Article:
so..TAC every 3 weeks for 6 months. (i was very lucky. chemo sapped my energy and i struggled with reactions to zofran, etc., but i did very well during chemo.)

i chose double mastectomy, followed 3 weeks later by initial reconstruction/expander placement. (september 08).

all i know is that hallowe'en 08 is a totally forgotten day for me. the chemo brain/fog was very obvious to me at the time. blamed it on anesthesia/surgeries. also, stress related due to problems with marriage. (extreme problems!!! with husband and what i allowed and encouraged during that time! wish i could go back and change the things that i allowed and encouraged!! i effectively cut off my closest support system thinking it would help him to "deal with" the cancer!).

so..brain fog: darn it!!! i have been declared "cancer free"! whoo hoo! in the meantime, i have had to work, very hard, on restoring my marriage and my family relationships. the stress of all that, plus the depression, plus the physical trauma were easily blamed for the "chemo brain"

also, took lyrica for neuropathy in my feet and on my scalp. (it helped! ). i spent several months on lyrica (post chemo/mastectomy etc) thinking that anesthesia and lyrica were to blame for the nutty things happening to me.

most signifigant: the loss of concentration, the inability to focus, confusion over time/day/date/year, and complete loss of memory in many categories.

oh! i should mention that, pre-cancer, i was one of those "lucky/blessed" people who always remembered everything!!! including names of everyone i meet, even those random introductions at cocktail parties etc. we have a small cafe, and i used to feel such pride in recognizing our "regulars"!

now, i carry sharpie-pens in my pocket at all times, and i write stuff on my wrist or arm so i can remember what i am doing. i have two watches. i carry two cell phones-both of which have alarms set to alert/ring on the hour, every hour, during the day. the alarms help me to remember to look at the clock and ensure that i pick up kids from school or remember to go to work, etc.

yikes! makes me insane (and depressed!!) to deal with the loss of short term memory and the confusion over time/dates etc.

enough rambling...i just wanted to let someone know that i experienced soooooooooo many symptoms that i have found in this site! i am so pleased to hear uplifting stories!

yes, i have seen psychiatrists. yes, my oncologist is very aware of chemo brain (prescribed provigil to help that and to help the insomnia/sleepiness cycles - which does help, by the way, despite being very expensive~!)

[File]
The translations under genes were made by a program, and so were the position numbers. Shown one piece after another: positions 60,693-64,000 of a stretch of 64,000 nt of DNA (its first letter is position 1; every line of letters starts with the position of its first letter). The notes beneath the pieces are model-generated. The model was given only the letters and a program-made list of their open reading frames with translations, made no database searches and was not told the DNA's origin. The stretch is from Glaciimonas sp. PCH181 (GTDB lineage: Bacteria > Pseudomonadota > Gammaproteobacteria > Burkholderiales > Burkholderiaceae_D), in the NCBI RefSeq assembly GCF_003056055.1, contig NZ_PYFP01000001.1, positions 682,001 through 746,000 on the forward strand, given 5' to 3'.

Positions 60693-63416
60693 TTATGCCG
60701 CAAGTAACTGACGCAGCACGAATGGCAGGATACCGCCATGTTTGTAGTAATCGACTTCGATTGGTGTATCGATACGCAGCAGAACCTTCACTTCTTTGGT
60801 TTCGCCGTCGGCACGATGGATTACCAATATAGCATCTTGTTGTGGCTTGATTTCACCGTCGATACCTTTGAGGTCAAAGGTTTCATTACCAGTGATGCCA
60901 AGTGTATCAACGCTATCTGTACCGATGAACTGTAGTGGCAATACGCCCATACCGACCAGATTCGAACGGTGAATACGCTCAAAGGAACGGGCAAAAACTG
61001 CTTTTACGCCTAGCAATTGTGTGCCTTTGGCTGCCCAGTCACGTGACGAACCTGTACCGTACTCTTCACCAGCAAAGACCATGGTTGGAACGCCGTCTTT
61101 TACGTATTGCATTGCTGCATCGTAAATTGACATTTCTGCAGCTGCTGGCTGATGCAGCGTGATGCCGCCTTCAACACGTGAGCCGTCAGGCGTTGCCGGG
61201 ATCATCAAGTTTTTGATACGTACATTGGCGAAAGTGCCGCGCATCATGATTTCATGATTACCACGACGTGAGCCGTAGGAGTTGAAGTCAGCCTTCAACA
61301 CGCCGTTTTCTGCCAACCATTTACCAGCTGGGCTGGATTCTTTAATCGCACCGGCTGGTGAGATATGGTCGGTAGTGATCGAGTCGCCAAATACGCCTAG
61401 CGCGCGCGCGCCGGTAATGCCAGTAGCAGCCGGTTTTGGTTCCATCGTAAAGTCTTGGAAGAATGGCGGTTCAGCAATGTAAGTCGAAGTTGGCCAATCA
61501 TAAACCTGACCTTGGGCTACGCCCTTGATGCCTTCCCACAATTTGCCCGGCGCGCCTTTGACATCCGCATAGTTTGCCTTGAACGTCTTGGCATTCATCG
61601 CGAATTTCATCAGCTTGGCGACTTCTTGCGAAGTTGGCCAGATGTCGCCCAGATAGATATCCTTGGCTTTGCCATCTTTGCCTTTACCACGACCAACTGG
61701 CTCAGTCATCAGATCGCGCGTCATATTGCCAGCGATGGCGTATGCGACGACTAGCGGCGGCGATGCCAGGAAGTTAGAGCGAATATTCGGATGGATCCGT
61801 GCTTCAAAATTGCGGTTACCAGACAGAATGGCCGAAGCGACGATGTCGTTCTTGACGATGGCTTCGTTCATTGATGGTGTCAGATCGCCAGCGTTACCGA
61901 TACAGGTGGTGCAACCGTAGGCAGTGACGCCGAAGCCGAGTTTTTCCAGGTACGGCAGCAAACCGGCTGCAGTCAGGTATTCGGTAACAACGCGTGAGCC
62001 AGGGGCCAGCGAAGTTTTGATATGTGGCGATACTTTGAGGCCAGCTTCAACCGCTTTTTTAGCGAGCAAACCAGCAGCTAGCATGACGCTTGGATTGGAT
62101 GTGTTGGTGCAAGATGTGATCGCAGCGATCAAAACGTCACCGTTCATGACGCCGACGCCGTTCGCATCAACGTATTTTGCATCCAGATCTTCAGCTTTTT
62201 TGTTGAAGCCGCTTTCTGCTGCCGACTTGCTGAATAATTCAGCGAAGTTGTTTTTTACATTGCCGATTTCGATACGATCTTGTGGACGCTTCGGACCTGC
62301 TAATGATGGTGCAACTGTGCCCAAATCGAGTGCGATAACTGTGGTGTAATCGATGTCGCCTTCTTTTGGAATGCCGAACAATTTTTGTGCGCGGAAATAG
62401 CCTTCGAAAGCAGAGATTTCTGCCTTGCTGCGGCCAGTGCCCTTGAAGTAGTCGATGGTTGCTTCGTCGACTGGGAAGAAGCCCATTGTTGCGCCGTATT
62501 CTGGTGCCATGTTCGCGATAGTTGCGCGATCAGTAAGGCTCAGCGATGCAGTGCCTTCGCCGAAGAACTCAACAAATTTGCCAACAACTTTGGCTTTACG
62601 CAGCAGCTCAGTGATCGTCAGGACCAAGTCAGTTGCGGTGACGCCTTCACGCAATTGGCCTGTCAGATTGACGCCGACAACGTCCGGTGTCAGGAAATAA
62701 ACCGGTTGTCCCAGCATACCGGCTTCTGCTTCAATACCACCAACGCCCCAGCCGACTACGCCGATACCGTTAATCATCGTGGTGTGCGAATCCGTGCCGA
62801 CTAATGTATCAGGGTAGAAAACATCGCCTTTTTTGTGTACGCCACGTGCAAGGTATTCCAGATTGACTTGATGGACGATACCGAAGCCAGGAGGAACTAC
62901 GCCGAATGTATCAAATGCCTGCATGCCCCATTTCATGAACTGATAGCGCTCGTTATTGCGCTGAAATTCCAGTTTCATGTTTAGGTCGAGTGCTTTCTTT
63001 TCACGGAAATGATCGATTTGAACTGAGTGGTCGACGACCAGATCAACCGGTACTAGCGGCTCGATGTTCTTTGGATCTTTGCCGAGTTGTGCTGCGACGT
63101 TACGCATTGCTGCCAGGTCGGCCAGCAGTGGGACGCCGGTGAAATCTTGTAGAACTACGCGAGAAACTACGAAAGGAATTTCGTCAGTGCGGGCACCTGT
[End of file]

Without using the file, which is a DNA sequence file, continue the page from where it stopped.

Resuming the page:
long term prognosis?: maybe i am being too impatient. i have been finished with chemo for 15 months now. scary to imagine living like this forever. my former mental sharpness is gone forever, i fear.

however, glad to be alive (yada! yada! yada!). but, i cannot wait for the return of my former mental acuity. or at least the return of my ability to know what day it is or what month it is, etc. hee-hee!

i think i'll keep the insomnia! it gives me lots of time to do laundry late at night and to read things like this on the internet!

anyone struggling with lack of focus , etc...? consider asking doctor for provigil. and take those b vitamins!

in a depressing post-script: i have never posted any sort of blogs/comments on sites before tonight. it is liberating! i can freely say that i hate breast cancer and that it has done nothing to make me "stronger" and it has destroyed my marriage and it has both scared and scarred my kids and it has harmed our business and it has been a horrible thing for us!! i am looking forward to having this in the rear view mirror! it is good to know, in some sort of warped way, that i have to wait a long time for the chemo-brain/fog effects to be a memory rather than an everyday challenge. thanks for all who shared!

 

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Janice2215 answered...

I fired my "o" doctor she was acting like a used car salesman and joined the hospice. Best thing I ever did. I finally got a few answers but more importantly I joined the God group too. Such a weighted question was lifted from me and my family. We laughed.... more ...then we cried. Our answers were no longer so important. Like putting a baby's hand in your own and loving the wonder of it. I pray for all of you. I have had cancer for 2 years and my wonderful husband was just diagnosed. I am so blessed. We tend to forget that the gift of life is just that a gift, we don't know the long or short of it ... But it's a wonderful gift. Jan

 

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octoman answered...

Janice 2215 Found you at last.yes god is so important but religeon can confuse people,you do not go to chuch to find god,he is freely available for our use love,will find the way nothing against church if it helps but called or not called god is always there prayer helps. After 7 years my cancer has not spread,but it has gained in size At last I am intitled to chemo. I looked at the side affects, and the success rate I am well and happy.why risk chemo?and it is a risk in my case. so will refuse chemo,my surgeon will be disappointed,I will not see the chemo man.he was a lovely man.I told him he was the only surgeon so far I trusted,we talked about our beliefs in the same god, That is how consultation should be,inspiring,love you all.